At some point, I heard that "breaks" in the resume are viewed unfavorably by employers. But! I would argue that travel, especially extended, non-vacation travel, is a better preparation for life and work than university. Personally, I gained perspective and context from my travels that I could not have, indeed, did not gain at a university. Plus, 10.5 months abroad was far less than 10% of the price of my Ivy League degree. Which I don't plan to use any longer. But that's another story.
To demonstrate that travelers can learn very real, very useful skills and abilities, I've prepared...
- Barber: Styled men's and women's haircuts with only a Swiss Army knife, hot water, and bravado.
- Language tutor: Practiced English conversational skills with beginner through intermediate learners via impromptu interactions. Focused on phoneme pronunciation via a self-developed lesson plan in a monastic setting.
- Driver: Drove on both the left and right sides of the road (not under the influence of anything).
- Ambassador: Represented the culture of New York and the United States to individuals who were unfamiliar with Americans who are not in movies or on television.
- Cook: Prepared snacks and meals with minimal supplies (a carrot, a package of instant noodles, a Swiss Army knife, and 1/2 teaspoon of imagination).
- Accountant: Managed trip finances and delivered an exceptional experience under budget.
- Nurse: Treated blisters, toenail afflictions, profuse vomiting, violent diarrhea, and so much more. Attended Himalayan Rescue Association's altitude sickness seminars; correctly diagnosed AMS in idiot trekkers ascending too fast.
- Guide: Knows hiking trails from New Zealand to Malaysia to Nepal, proper method adjust a backpack, and correct trek pole technique.
- Diplomacy: Can tactfully listen to the entire world complain about Dubya and praise Obama without becoming involved in political discussions.
- Foreign languages: Familiar with Indonesian, Malaysian, Thai, Cambodian, Nepali, Turkish, and Hebrew. Speaks Spanish well enough and English fluently. Proficient in Globeish (simplified international English) and, when all else fails, pantomime.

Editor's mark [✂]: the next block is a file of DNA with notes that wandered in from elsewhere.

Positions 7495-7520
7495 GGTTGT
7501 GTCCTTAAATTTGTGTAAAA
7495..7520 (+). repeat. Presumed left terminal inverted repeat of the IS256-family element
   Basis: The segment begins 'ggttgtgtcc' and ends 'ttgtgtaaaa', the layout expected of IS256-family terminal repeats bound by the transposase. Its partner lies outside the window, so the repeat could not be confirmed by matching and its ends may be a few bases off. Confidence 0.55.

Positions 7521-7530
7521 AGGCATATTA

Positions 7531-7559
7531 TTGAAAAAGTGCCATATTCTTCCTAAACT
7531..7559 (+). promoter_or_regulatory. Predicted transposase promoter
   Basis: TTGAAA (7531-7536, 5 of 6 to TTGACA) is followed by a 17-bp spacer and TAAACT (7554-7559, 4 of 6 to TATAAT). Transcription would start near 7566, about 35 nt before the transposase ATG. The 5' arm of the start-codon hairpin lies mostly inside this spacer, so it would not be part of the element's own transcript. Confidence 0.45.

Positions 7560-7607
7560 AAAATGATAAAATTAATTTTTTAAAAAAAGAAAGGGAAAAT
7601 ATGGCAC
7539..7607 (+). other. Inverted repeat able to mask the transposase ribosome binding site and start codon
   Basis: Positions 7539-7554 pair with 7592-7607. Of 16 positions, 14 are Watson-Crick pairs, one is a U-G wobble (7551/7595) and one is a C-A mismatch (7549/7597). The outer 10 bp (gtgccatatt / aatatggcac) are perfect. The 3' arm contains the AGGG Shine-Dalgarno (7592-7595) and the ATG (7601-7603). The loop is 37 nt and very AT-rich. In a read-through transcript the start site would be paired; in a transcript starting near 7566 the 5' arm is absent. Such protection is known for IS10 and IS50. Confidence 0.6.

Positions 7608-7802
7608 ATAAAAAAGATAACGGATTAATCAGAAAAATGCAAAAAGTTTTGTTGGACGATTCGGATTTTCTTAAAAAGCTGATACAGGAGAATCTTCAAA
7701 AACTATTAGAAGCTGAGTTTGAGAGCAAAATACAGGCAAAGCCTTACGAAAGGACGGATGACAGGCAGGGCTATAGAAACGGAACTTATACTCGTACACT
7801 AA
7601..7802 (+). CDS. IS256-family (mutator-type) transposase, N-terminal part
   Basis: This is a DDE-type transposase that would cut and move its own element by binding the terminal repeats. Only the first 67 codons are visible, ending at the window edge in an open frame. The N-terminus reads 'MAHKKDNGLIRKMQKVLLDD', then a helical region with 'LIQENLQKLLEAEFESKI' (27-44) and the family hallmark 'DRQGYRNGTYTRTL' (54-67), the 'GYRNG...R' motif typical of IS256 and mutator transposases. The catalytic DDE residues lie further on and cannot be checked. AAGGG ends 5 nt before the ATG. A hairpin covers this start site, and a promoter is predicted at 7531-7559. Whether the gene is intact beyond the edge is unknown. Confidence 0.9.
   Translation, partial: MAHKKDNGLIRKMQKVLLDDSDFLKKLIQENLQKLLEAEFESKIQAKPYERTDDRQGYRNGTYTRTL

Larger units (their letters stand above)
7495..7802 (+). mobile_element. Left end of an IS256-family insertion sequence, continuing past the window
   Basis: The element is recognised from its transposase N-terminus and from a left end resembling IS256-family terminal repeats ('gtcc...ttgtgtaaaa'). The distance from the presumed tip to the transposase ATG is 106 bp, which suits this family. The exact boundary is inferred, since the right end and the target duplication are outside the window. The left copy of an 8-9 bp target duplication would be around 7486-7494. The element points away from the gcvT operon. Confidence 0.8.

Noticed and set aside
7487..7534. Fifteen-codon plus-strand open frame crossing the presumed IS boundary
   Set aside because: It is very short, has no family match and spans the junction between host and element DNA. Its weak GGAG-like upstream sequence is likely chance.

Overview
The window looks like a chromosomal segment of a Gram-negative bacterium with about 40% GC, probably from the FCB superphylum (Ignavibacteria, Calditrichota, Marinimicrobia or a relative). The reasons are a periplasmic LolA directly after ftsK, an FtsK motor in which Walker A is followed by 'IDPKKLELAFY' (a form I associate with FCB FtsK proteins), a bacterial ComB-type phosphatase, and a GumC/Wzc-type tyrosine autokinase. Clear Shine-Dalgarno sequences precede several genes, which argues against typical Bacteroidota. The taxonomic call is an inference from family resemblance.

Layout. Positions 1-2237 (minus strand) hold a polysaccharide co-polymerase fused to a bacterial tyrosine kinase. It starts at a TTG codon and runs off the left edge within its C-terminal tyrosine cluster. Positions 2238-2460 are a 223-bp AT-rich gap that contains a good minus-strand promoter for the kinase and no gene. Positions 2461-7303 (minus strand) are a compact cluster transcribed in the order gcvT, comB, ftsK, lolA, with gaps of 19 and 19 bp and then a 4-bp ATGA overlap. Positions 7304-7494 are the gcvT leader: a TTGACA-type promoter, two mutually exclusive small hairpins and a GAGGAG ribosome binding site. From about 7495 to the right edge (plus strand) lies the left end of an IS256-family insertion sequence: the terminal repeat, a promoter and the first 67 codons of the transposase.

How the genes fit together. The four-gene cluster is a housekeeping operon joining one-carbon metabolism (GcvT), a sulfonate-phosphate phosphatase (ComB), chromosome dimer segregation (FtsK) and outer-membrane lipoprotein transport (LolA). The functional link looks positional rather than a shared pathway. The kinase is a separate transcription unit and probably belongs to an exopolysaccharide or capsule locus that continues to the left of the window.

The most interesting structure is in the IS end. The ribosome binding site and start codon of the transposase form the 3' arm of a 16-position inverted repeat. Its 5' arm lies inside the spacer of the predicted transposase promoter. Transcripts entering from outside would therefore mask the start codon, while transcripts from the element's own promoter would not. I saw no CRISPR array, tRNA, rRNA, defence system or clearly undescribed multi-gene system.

- Negotiation and bargaining: Adept at getting as close to the "locals' price" as humanly possible without facial plastic surgery, CIA-operative training, or conversion to Islam. Remember, if you don't want to kill each other by the end, you left money on the table.
- Mental currency exchange: Able to convert between multiple currencies on-the-fly while bargaining hard (see above).
- Kung fu trip planning: Expedia is for amateurs. Who else would travel on Azerbaijan Airlines?
- Metric system: the only non-European, non-scientist, non-graduate student person in the U.S.A. to understand that salt should be purchased in grams, while salty snacks should be purchased in kilos.
- Can sleep anywhere: I'm sure this is relevant somehow.
- Active listener: believes that everyone has a story; even if you don't understand their language, you can still drink tea together.
- Immune to culture shock: traditional squat toilets, water buffalo milk, riding on the roof of a bus? Ok!
- Master of open-mindedness: knows the difference between hijab, chador, and burqa, and no longer notices when a woman is wearing one.
- Practices self-restraint: spent 313 days within 10 meters (see "Metric system" above) of one person and did not murder him in his sleep.
- From planner to do-er: how many people talk about wanting to "travel more" and to "see the world," and how many actually do it?
Ng at Five Brothers Restaurant, Siem Reap, Cambodia